Dubai — Iraq is targeting to reach an oil production capacity of 7 million b/d, compared with 5 million b/d currently, and to stop flaring gas as well as importing fuel from Iran by 2025, the country's oil minister Ihsan Ismaael said on Aug. 23.
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OPEC's second largest oil producer is also increasing its oil export capacity to 6 million b/d from the current level of more than 3.8 million b/d, Ismaael told the state-run Iraqi Media Network television station.
The country has also implemented nearly 80% of all gas projects that will help reduce gas flaring and imports from Tehran, he added.
"All gas projects are currently under implementation, except for Ar Ratawi, which is pending tendering," Ismaael said.
Ar Ratawi, the country's biggest gas project that has been delayed due to a lack of financing, will initially produce 300 MMcf/d and will ultimately reach 1 Bcf/d, which is capable of producing 1.2 GW of electricity.
Ar Ratawi project
As part of the $8 billion energy deals inked during Prime Minister Mustafa al-Kadhimi's state visit to Washington last week, Honeywell and Iraq's oil ministry agreed "to advance the development of the Ar Ratawi gas project, which will further enable Iraq to capture, process, and utilize indigenous gas resources to meet domestic energy demand," according to an Aug. 19 statement from the US Department of Energy.
Iraq is under US pressure to wean itself off Iranian electricity and gas imports, needed due to power shortages and flaring of associated gas, which is also bound by production limits due to the country's attempted adherence to OPEC+ production cuts.
After Russia, Iraq flares the largest quantity of gas in the world, with some 18 billion cubic meters, or 632 Bcf, burnt in 2019, according to a World Bank study published on July 21.
Ismaael said if Iraq is able to produce 7 million b/d of oil, it can produce a maximum of 5 Bcf/d of gas, which is capable of generating 20 GW of electricity. However, Iraq's power requirement is 35 GW by 2030.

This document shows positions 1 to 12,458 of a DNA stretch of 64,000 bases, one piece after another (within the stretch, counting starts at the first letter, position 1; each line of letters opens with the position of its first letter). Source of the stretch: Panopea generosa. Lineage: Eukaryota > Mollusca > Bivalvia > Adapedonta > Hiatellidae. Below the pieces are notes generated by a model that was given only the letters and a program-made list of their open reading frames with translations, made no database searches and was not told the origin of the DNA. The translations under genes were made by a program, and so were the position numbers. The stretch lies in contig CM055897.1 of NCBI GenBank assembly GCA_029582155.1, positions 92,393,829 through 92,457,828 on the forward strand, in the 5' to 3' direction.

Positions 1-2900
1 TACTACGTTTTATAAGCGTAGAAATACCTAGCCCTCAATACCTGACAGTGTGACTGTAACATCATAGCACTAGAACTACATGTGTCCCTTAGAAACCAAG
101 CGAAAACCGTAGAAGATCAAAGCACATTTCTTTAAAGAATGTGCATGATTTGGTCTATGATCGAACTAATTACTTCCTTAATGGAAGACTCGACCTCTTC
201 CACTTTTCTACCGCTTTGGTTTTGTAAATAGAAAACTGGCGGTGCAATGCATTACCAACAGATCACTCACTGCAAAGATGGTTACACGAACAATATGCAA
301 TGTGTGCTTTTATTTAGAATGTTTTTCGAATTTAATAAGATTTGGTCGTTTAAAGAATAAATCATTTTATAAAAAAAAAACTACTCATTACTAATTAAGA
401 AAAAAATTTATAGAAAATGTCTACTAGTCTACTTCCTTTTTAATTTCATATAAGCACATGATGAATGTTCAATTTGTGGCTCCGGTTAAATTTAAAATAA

This is why Iraq will need to develop renewable energy, such as solar energy, to plug the power shortage plaguing the country, Ismaael said. Iraq could also import gas from countries other than Iran in the form of LNG.
Iraq could lower its dependence on Iranian gas and electricity imports next year if it can implement the multi-billion dollar deals signed with US companies and attract Saudi investments, the country's deputy prime minister, Ali Allawi, had said on Aug. 21.
Ali, who is also the finance minister, said Iraq is seeking financing from the US, the Export-Import Bank, or EXIM, bank and other financial institutions to help fund the Ar Ratawi project.
Iraq is also trying to woo Saudi investments and link its electricity grid to the Arab Gulf grid through Saudi Arabia and Kuwait.
As part of the US deals, Iraq's oil ministry signed an agreement with oil major Chevron that "outlined a framework for entering into exclusive negotiating on an exploration, development, and production contract in the Dhi Qar Province".
Ismaael said Dhi Qar is currently producing around 200,000 b/d of crude oil, and if it is able to pump 1 million b/d, the new output will include refining and petrochemical production.
The minister also said that his ministry is still in talks with Exxon Mobil to develop the Southern Iraq Integrated Project, a complex, multifaceted development worth tens of billions of dollars that has been under negotiations since at least 2015.